‘JUST KEEP SWIMMING’ Experiencing ‘becoming’ a Channel swimmer
Authors: Rees, K.
Start date: 10 July 2017
This paper offers a phenomenologically orientated reflection on the embodied experience of becoming a Channel swimmer. This is a work in progress as I seek to understand the ‘more’ of my recent experience (Gendlin 1997).
Marathon and endurance swimmers usually describe the act of swimming a long way for a long time as twenty percent physical and eighty percent mental. This embedded Cartesian mind-body split pervades much of the discussion about preparation for Marathon swims; many unsuccessful swims are attributed to having ‘let the demons and the doubts in’ and successful swims to ‘mental toughness and determination’. However, my experiencing of becoming a Channel swimmer felt much closer to Merleau-Ponty’s sense that ’I am my body as opposed to having a body’ (1964). Experiencing an intertwining of the body-self-world, I ‘adventured’ in the way that Todres (2007) described; both excited and scared at the edge of my own sense of finitude. As the swimmer in that space there is a blurring of necessity and choice, my role was to ‘just keep swimming’ if I was to achieve my dream.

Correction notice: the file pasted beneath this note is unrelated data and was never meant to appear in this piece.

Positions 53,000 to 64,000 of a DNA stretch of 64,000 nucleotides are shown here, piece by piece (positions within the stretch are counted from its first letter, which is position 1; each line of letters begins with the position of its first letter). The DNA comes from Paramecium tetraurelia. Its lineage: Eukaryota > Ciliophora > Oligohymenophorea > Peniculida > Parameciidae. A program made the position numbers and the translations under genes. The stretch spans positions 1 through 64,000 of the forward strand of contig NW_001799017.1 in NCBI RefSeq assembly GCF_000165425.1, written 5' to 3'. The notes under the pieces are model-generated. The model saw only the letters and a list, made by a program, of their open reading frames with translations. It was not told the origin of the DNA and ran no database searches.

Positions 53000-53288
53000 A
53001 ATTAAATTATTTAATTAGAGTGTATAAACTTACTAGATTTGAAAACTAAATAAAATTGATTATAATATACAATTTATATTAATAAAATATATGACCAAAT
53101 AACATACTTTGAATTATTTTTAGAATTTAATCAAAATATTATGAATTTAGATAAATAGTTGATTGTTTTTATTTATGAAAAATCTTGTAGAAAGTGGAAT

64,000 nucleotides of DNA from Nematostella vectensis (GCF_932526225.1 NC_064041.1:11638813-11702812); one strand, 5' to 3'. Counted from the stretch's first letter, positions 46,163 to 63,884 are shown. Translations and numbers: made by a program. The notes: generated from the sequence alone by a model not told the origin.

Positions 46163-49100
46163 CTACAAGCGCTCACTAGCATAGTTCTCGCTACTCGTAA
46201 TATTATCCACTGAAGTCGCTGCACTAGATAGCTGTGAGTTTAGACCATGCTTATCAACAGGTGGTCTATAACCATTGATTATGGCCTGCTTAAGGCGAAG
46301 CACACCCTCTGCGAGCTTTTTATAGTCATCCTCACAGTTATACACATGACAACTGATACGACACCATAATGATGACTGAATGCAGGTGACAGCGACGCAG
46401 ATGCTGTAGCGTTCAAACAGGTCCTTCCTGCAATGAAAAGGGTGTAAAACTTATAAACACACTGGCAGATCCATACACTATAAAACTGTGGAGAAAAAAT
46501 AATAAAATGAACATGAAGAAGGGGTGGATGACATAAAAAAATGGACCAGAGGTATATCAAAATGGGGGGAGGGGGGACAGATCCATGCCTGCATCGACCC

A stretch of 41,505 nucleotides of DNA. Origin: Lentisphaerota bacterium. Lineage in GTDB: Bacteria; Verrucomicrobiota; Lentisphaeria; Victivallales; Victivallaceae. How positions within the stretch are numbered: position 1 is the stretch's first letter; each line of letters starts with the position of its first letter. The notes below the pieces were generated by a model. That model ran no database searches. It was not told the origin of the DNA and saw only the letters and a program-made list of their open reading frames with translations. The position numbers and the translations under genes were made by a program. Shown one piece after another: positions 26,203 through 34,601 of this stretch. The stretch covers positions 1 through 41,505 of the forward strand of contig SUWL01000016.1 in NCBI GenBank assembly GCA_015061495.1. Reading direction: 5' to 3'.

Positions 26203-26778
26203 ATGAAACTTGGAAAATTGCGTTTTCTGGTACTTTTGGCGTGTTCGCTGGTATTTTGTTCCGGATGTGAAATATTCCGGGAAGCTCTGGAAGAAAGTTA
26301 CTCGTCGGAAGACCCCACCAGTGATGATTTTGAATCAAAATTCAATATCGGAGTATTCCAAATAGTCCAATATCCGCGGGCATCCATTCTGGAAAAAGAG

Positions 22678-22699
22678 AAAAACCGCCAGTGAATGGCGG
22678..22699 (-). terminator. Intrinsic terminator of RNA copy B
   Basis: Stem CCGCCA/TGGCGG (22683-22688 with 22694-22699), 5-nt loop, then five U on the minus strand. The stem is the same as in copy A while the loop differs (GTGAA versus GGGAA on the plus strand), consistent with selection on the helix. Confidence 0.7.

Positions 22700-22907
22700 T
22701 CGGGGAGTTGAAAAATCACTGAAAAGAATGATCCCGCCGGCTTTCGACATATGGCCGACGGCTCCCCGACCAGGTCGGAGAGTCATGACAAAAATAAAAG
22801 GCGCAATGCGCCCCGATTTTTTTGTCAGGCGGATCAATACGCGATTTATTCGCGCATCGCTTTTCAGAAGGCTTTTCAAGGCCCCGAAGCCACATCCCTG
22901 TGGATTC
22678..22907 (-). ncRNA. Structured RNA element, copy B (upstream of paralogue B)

KEY-WORDS: Channel swimming, embodiment, becoming
Karen Rees: I am a Senior Academic at Bournemouth University leading Public Health and Health Visiting programmes. My current research interests focus on Open water swimming, the health benefits of Blue Space and Public Health workforce development. I successfully swam the English Channel, Dover to Wissant, in August 2016 under ‘Channel rules’ wearing just a standard swimming costume, a hat and a pair of goggles. I landed in 17 hours and 13 minutes and became the 524th woman and 1679th person to ever swim the Channel solo.